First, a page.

The business lobby, Coalition to Insure Against Terrorism, is blasting as “flawed” and illogical the Treasury Department’s report recommending against renewal of the federal Terrorism Risk Insurance Act in its current form.
Meanwhile, the insurance industry seemed grateful that the report at least recognizes the need for a federal role in terrorism insurance even if it does not back renewal of the current TRIA program.
“The Treasury study released today on terrorism insurance is flawed. It does not present an accurate picture of the current terrorism insurance marketplace and fails to acknowledge that the risk of terrorism is unknowable,” said CIAT Martin L. DePoy, vice president for government relations at the National Association of Real Estate Investment Trusts.
“The study’s assertion that the now partial presence by reinsurers will somehow grow stronger in the absence of a federal backstop defies logic. Even Federal Reserve Chairman Alan Greenspan has questioned the ability of the private market alone to insure against terrorism.”
DePoy said that the study also ignores TRIA’s value as a mechanism to help the economy rebound quickly in the event of another catastrophic attack.
“Only in acknowledging that the immediate effect of TRIA’s expiration is likely to be ‘less terrorism insurance written by insurers, higher prices and lower policyholder take-up,’ does the study reflect the realities of the marketplace and thereby confirm the need for a federal role beyond December 31st,” he added.
The group argued that a federal terrorism insurance program of some kind must be in place next year to help protect the U.S. economy and American jobs.
“Treasury’s flawed treatment of the issue reinforces the urgency of Congress reopening the debate so that the American people better understand TRIA’s role and importance. The House and Senate should schedule hearings immediately.”
The CIAT represents businesses and organizations throughout the transportation, real estate, manufacturing, construction, entertainment and retail sectors.
The insurance industry, which also supports renewal of TRIA, took a less combative posture towards the report itself but strongly urged Congress to get involved right away to assure a federal program is in place soon.
“We urge Congress to act as quickly as possible to ensure that the United States has an effective economic safety net in place beyond the end of 2005,” said Leigh Ann Pusey, American Insurance Association senior vice president of government affairs. “Our economy must be protected against the very real, long-term threat of a catastrophic terrorist attack on our shores. We believe that the federal government has a major role to play in providing Americans with critical financial protection against such attacks.”
Pusey maintained that there is no “free market” for the insurance industry because U.S. insurers operate in a “forced market” where they are subject to a myriad of state-level price and product controls. “The closest thing to a free market in the insurance industry is the reinsurance sector, and that market has shown very little interest in terrorism insurance,” AIA stated.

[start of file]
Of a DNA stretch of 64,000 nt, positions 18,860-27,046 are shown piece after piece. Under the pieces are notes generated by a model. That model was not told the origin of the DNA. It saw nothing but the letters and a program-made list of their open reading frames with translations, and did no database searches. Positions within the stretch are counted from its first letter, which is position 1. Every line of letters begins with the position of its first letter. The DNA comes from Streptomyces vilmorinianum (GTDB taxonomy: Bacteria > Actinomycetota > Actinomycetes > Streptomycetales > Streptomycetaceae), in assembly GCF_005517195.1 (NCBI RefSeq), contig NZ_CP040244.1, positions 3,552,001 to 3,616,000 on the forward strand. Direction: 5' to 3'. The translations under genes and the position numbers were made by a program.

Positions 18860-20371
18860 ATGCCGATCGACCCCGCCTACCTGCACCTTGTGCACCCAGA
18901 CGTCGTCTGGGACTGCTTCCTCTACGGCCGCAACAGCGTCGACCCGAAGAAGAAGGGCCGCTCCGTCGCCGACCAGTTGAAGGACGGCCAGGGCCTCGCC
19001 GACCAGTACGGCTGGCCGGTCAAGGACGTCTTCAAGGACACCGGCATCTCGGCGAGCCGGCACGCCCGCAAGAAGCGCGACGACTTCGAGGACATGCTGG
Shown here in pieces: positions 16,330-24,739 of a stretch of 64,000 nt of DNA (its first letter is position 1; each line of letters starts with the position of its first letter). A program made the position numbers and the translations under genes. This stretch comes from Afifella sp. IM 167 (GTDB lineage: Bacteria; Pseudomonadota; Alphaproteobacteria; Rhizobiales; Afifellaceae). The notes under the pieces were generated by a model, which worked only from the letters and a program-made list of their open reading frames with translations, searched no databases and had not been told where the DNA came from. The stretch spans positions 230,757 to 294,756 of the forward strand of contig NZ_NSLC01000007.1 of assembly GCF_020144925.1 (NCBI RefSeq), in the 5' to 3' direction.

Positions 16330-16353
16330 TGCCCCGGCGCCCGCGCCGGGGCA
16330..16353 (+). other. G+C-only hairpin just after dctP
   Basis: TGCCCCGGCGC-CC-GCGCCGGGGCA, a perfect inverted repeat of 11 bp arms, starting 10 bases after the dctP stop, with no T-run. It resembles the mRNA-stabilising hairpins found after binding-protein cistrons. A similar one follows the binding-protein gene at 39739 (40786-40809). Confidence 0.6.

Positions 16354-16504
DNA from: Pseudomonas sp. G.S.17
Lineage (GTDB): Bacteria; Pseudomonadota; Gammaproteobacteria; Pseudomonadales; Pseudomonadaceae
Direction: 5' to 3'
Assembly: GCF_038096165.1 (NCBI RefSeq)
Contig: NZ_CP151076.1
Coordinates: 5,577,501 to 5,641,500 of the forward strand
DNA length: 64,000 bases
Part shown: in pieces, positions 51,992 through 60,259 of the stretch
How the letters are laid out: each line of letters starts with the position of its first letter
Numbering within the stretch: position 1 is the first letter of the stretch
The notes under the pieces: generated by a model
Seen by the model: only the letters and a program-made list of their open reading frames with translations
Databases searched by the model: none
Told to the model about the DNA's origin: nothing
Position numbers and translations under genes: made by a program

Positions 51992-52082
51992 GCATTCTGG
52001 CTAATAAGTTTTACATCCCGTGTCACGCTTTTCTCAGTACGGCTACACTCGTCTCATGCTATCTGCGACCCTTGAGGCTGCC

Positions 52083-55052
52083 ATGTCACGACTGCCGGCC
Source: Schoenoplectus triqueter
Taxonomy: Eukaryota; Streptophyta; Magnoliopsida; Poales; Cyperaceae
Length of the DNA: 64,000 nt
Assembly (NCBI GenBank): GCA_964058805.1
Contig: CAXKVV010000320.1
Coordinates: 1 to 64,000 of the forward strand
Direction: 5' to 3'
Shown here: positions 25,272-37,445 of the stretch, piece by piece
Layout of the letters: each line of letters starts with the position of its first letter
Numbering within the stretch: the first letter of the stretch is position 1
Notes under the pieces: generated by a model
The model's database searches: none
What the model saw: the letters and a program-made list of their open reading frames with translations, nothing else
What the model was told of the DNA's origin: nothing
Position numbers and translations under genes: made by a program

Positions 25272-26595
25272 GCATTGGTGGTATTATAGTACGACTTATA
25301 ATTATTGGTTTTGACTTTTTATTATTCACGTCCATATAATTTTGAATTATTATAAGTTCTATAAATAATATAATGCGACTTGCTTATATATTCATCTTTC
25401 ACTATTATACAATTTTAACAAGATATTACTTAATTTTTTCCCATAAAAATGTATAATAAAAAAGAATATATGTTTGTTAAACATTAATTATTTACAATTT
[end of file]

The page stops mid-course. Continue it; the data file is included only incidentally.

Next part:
Turning to the potential of private capital markets emphasized in the TRIA report, Pusey said, “Private capital markets have demonstrated for more than two years that they are unwilling to finance terrorism risk. Insurers paid more than $32 billion in claims from the 9/11 attack, two-thirds of which came from reinsurance. That private market backstop is not available today.”
“We are committed to working with Congress and the administration to develop an effective public-private partnership to handle this immense financial risk,” Pusey continued. “The legislative clock cannot be allowed to run out on this vital national security issue.”
The Property Casualty Insurers Association of America put a positive spin on the Treasury report, agreeing with the report that renewal of the current TRIA is not the best answer while stressing its belief that the federal government must have a role in any solution.
“While the Treasury and the Administration oppose the extension of TRIA in its current form, the report clearly recognizes the need for an ongoing federal role in the terrorism insurance arena and acknowledges the successes of TRIA in ensuring market stability, availability of coverage, and economic growth since the 9/11 tragedy,” PCI claimed in a statement.
“Despite TRIA’s success, we agree with the Administration that a short-term extension of the current program is not the most effective solution to the terrorism insurance problem,” said Ernie Csiszar, president and CEO of PCI.
Csiszar called for “a long-term program that stimulates more private sector participation, while maintaining the high level federal participation necessary to foster a functional terrorism insurance market.”
To achieve this long-term answer he suggested allowing insurers to better manage their increased exposure to terrorism risk through favorable tax treatment of assets, “buy-down” options, use of private reinsurance and other capital market vehicles such as catastrophe bonds.
But eliminating federal participation in the terrorism insurance equation “will have significant and long-lasting consequences on the economy,” according to PCI.
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